Uber pay can be a lot lower than Amazon but it can also spike in areas of high demand. As with Amazon, you’re a private contractor affiliated with Uber but not a direct employee. Unlike Amazon, there are no restrictive time blocks and no danger of being late or missing your start time due to traffic or some unforeseen episode on your way to work. When ready you simply turn on the app and go. It is EXTREMELY flexible and an absolute pleasure. I find the driver app and the driver experience to be user friendly and easy to use. Ahhhh, but what about safety!? Here’s how I look at it: 1. Each rider has to have a smart phone (that means they’ve signed a contract and pay bills on time); 2. They have to be intelligent enough to use the Uber app which means higher IQs; 3. Drivers rate riders just as riders rate drivers so serial offenders would be reflected in ratings. On top of that, I don’t intend to drive at night. The result? Most all of my riders have been young, upwardly mobile professionals or families on vacation. I also get a lot of foreign students and visitors. I have yet to run across a drunk or an obnoxious passenger though that’s always a possibility.


Can you make a living doing this? Absolutely! If I wanted to I could crank this up to an annualized compensation of $45,000 to $60,000. A dual income couple could double that. On top of this, the miles you drive for work are tax deductible at the federal mileage rate which is .54 cents per mile. You can also deduct your work expenses including car washes, a home office if required, the portion of your cell phone bill used for business and treats for your customers. I’m hard pressed to see a scenario where a driver would pay income tax. I never had to submit a resume. What both Amazon and Uber do is conduct a background check and a check of your driving record. That’s it. Add it all up and it’s an enormously flexible and scalable means of adding additional income or optimizing your time.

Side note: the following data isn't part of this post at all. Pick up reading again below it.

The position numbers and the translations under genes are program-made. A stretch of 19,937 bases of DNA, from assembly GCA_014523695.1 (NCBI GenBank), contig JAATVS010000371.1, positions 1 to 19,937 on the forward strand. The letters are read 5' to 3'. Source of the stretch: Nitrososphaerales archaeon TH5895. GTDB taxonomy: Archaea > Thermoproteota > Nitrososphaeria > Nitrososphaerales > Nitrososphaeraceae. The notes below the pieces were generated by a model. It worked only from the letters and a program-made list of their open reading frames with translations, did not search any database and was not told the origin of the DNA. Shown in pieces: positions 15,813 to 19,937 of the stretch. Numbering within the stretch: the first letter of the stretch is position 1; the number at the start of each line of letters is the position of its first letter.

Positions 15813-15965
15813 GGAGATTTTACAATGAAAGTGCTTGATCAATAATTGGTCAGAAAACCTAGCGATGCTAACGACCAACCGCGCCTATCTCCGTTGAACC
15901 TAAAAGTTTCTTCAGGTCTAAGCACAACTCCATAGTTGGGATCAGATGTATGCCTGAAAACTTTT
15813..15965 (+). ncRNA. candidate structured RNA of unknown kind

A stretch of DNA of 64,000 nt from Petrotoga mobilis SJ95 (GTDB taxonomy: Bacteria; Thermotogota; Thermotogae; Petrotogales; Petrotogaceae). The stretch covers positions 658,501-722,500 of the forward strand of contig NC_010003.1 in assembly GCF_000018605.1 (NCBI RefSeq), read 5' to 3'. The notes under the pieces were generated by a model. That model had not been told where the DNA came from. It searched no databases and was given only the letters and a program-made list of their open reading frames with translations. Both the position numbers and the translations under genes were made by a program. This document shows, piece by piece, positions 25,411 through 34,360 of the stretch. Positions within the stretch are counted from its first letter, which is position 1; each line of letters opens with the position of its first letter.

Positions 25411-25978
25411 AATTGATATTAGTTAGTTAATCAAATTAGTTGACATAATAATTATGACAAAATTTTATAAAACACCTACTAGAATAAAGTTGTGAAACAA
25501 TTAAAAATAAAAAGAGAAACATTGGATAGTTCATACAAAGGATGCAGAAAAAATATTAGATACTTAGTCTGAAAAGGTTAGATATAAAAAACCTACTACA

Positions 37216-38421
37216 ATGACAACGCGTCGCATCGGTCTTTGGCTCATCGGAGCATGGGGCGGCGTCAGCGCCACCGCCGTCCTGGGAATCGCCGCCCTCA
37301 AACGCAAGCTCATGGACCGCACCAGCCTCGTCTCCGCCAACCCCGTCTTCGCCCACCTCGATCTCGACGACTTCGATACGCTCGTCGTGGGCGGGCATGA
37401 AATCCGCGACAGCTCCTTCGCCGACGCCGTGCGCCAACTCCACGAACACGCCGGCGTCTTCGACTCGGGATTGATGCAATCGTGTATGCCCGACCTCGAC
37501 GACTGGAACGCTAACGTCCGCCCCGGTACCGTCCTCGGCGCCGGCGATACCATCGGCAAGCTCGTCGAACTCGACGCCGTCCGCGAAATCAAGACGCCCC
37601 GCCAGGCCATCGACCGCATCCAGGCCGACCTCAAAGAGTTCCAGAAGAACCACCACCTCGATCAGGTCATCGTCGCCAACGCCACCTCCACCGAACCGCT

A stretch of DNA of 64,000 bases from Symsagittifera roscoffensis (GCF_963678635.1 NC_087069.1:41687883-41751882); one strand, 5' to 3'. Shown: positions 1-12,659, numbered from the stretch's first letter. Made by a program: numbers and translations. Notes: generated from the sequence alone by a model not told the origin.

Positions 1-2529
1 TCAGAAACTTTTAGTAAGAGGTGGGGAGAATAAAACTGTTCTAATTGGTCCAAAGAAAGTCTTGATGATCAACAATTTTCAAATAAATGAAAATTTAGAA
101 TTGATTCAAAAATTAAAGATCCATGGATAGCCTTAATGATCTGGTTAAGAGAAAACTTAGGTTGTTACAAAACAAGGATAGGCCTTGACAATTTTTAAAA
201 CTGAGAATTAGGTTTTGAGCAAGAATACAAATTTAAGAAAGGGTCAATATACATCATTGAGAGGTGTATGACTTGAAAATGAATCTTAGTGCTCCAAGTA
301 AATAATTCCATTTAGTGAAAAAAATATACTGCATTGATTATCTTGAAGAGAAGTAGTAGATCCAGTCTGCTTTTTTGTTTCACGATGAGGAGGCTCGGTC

So how do I use all of the above? I basically mix and match depending on the flow of our day and what I feel up to doing. I’ll use the last few days as a snapshot. The wife says “We need to do a grocery shop!!” I jump into the car and immediately go Uber live… on my way to the store I give a few rides… turn off Uber… then go shop. The next day I notice that Amazon is offering a 4 hour delivery block in the morning and I have nothing planned. Bingo! I go to the warehouse, load my car with packages and go knock out the deliveries… When done I go Uber live… do a few Uber customers…then return home. The next day I choose not to do anything. Our son has a dental surgery consult and I have a book to read. The day after that? I get a tour in Colonial Williamsburg then go Uber Live for two or three hours. That evening I see that Amazon is offering another 4 hr block the next day and I accept. I wake up the that next day and change my mind because I want to go fishing. No problem! I can cancel my time block so long as it’s within 45 minutes of my scheduled arrival.


Is it glamorous work? Hell no but the days where I cared about impressing people are long past. This was my ideal design when I set out to re-design my life|work model 2 years ago… plug and play… total flexibility… total autonomy.. and optimization of my time and happiness. For those inclined to bitch and whine about capitalism and say that the American Dream is dead I’ve got news for you. No it’s not dead. There are all sorts of opportunities right before your eyes. Can you attain financial independence on an income of $50,000? Absolutely. Not only that, but thanks to technology the tools are easily attained and available to just about anybody.  As a nudge, I paste link to  MrMoneyMustache’s excellent savings to freedom post:   If you can earn $50,000 without any credentials or college degree then no the American Dream ain’t dead.  You can be financially free.